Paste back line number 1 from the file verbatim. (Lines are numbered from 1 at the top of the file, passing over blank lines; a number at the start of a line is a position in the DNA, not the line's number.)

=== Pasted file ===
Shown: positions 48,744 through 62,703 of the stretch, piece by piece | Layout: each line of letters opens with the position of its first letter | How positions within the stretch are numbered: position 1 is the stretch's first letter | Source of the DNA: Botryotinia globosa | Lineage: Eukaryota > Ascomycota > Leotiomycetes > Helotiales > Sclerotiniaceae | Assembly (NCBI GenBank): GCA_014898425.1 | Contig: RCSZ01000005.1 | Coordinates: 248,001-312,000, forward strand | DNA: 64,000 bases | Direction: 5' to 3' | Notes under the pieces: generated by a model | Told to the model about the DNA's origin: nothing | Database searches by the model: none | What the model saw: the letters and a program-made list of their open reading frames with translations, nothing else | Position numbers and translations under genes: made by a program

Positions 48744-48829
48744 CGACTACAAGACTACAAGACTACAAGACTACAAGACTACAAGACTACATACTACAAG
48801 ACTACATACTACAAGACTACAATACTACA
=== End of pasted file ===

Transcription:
Shown: positions 48,744 through 62,703 of the stretch, piece by piece | Layout: each line of letters opens with the position of its first letter | How positions within the stretch are numbered: position 1 is the stretch's first letter | Source of the DNA: Botryotinia globosa | Lineage: Eukaryota > Ascomycota > Leotiomycetes > Helotiales > Sclerotiniaceae | Assembly (NCBI GenBank): GCA_014898425.1 | Contig: RCSZ01000005.1 | Coordinates: 248,001-312,000, forward strand | DNA: 64,000 bases | Direction: 5' to 3' | Notes under the pieces: generated by a model | Told to the model about the DNA's origin: nothing | Database searches by the model: none | What the model saw: the letters and a program-made list of their open reading frames with translations, nothing else | Position numbers and translations under genes: made by a program